there have occasionally been other songs that made feeble attempts to displace
it, New Year’s
Eve belongs firmly to Auld Lang Syne and it promises to
remain supreme in defiance of any and all changes in musical tastes and styles.
of us know that the song comes from a poem
by the revered Ploughman Poet and Scottish national icon Robert Burns. But you may not know the whole
The Scottish Ploughman Poet Robert Burns.
his first blush of fame with the publication of his Kilarnock Poems in 1786,
Burns began his fruitful relationship with the editor and publisher James
Johnson who was preparing to publish his Scots Musical Museum. He collected and often rewrote
scores the songs of this great collection, which preserved traditional Scottish
music when it could have easily vanished. One of the songs he sent was Auld Lang Syne with the notation “The following song, an old song, of the olden
times, and which has never been in print, nor even in manuscript until I took
it down from an old man.”
was not quite true on a couple of counts. Other collectors had recorded variants and in 1711 James Watson published a version that showed considerable
similarity in the first verse and the chorus to Burns’ later poem and is almost
certainly derived from the same old song. Burns changed it from a romantic song about old lovers to a nostalgic drinking song of old
friends. Most of the words in Scotts we now sing were written by
his early death in 1796 at the age of only 37, the song took on a
special significance as a legacy
of the beloved poet.
when the song became associated with
New Year’s is unknown. It is possible
the earlier folk versions were already sung at that time. But was incorporated in Hogmanay—the last day of the old year and the first
of the new—celebrations by the mid-19th Century.
in the world celebrates New Years with zest
and ritual like the Scots. You can thank those dour old Calvinists of the National Kirk of Scotland—the
Presbyterians—for more completely scouring Christmas from the calendar
than Oliver Cromwell and his Puritans ever dreamed in England. If Scottish Catholics kept Christmas in their hearts, the kept their mouths
shut about it and the practice faded even in their communities. After the celebration of Christmas was no
longer outright banned it was still shunned
as being “too English” and did
not become a legal holiday in
Scotland until 1958 and only then because so many English were moving into
the border areas and were employed at firms in the big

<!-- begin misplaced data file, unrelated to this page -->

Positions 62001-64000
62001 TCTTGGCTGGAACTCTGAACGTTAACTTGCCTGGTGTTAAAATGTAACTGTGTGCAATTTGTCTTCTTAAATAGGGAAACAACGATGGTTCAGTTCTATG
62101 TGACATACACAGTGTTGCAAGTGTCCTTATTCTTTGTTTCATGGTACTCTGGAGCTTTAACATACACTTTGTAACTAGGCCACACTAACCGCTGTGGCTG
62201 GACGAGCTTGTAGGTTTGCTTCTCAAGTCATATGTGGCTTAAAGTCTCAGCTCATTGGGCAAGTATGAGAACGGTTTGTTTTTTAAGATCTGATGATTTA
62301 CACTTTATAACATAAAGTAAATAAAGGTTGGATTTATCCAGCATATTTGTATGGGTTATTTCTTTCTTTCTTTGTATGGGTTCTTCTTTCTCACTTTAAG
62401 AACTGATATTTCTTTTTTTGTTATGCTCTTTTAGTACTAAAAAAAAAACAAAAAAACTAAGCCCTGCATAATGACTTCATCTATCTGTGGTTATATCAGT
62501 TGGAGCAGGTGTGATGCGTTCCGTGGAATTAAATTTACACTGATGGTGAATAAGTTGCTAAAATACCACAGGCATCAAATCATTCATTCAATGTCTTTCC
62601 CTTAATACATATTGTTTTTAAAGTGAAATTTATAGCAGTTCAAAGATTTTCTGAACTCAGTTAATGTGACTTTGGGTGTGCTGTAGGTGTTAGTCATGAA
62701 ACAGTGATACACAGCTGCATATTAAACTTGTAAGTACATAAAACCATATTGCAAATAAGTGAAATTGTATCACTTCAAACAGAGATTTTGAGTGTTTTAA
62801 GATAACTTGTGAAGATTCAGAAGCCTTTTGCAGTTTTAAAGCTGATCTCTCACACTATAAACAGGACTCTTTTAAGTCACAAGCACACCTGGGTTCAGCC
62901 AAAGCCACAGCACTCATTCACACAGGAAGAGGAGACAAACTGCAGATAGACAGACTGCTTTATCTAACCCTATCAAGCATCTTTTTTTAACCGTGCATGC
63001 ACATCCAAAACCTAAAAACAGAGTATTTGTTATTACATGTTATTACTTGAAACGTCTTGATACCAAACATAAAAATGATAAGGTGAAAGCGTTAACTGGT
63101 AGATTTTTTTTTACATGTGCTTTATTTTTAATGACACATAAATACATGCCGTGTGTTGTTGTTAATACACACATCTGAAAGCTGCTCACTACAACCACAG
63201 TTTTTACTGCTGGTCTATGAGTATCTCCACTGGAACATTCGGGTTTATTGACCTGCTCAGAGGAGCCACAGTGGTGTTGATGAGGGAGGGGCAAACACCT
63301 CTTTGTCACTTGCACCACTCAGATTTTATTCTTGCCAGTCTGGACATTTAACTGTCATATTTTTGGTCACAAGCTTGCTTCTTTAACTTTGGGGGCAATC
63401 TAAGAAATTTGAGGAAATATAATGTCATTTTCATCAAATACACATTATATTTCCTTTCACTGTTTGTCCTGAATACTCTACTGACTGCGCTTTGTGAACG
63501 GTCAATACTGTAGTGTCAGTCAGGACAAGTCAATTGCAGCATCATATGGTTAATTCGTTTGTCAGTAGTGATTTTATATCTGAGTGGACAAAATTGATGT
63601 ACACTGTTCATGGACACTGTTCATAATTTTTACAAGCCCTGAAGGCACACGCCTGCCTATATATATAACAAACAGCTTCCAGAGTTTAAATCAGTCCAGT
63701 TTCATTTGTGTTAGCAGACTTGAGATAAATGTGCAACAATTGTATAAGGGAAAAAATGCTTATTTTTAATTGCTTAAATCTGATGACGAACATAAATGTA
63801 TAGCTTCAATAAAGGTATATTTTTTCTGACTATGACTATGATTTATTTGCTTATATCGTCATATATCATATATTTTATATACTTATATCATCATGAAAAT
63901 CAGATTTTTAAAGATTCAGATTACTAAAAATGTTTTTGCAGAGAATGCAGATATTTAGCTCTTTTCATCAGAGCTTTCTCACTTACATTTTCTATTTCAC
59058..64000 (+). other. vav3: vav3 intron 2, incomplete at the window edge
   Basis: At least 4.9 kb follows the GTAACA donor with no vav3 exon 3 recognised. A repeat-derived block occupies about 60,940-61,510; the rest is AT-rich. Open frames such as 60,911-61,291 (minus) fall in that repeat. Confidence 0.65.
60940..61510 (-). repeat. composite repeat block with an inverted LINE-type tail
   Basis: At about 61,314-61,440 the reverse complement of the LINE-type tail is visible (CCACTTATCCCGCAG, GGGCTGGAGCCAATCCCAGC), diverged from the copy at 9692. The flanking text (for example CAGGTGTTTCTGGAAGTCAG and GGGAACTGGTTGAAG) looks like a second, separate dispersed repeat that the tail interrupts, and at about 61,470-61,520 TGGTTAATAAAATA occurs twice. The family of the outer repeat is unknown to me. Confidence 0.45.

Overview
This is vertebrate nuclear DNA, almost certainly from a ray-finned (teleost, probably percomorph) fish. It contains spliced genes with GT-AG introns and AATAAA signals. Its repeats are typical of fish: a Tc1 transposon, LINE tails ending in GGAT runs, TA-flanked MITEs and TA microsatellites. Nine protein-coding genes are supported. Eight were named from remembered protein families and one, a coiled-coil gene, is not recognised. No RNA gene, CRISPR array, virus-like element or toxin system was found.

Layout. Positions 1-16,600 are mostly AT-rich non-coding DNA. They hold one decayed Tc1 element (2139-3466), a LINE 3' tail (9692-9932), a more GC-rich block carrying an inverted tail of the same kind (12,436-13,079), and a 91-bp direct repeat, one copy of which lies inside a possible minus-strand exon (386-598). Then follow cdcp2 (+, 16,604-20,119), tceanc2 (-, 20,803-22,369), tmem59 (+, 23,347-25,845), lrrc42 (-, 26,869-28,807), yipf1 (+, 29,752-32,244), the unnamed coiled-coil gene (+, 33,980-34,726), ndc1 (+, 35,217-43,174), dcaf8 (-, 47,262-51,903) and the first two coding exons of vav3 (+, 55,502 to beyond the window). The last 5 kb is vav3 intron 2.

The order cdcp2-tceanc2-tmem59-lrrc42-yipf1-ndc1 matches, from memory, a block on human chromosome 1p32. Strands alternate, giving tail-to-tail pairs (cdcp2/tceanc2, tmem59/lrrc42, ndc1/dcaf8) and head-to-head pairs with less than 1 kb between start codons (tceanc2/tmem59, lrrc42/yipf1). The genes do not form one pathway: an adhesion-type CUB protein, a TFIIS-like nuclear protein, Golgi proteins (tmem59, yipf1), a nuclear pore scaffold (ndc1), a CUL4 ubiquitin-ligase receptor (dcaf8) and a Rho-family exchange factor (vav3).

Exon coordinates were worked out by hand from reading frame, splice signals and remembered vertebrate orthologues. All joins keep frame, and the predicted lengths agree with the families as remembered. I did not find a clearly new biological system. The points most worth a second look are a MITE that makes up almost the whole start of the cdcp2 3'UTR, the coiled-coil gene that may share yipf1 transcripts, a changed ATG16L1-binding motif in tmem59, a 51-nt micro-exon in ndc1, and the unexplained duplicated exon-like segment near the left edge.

has many quaint customs, but they
center on the stroke of midnight. Then the central room of a home hosting
the celebration ss cleared of furniture and guests join hands
with the person next to them to form a great
circle around the dance floor. At the beginning of the last verse,
everyone crosses their arms across their breast, so that
the right hand reaches out to the neighbor on the left and vice
versa. When the tune ends, everyone rushes to the middle, while still
holding hands. When the circle is re-established, everyone turns
under their arms to end up facing outwards with hands still joined.
song spread rapidly around the globe thanks to the Scottish diaspora to British
Empire nations—especially Canada—and to the United States. Scottish
regiments spread the song even wider
and it was adapted for use by British
troops generally from India, to Africa, to the Middle East.
wasn’t until the 1890’s, however, that there was printed mention of the song being used publicly at New
Year’s in the United States, although it undoubtedly was sung in Scottish
communities. When the first illuminated ball was dropped in New York City’s Times Square in 1907
the song was so firmly identified with New Year’s that the crowd sang it
after the ball touched down.
But Guy Lombardo and His Royal Canadians
really cemented Auld Lang Syne as the
New Year’s Eve song. Lombardo first broadcast a New Year’s Eve program
on CBS Radio on December 31, 1928. He continued broadcasting from the Roosevelt Room until 1959, and then moved his base to the larger Waldorf Astoria. In 1959 the New Year’s Eve program was first aired
on CBS Television and continued
on that network for 21 years. After Lombardo’s death the song was still
played in all of the airings of the Times Square celebrations.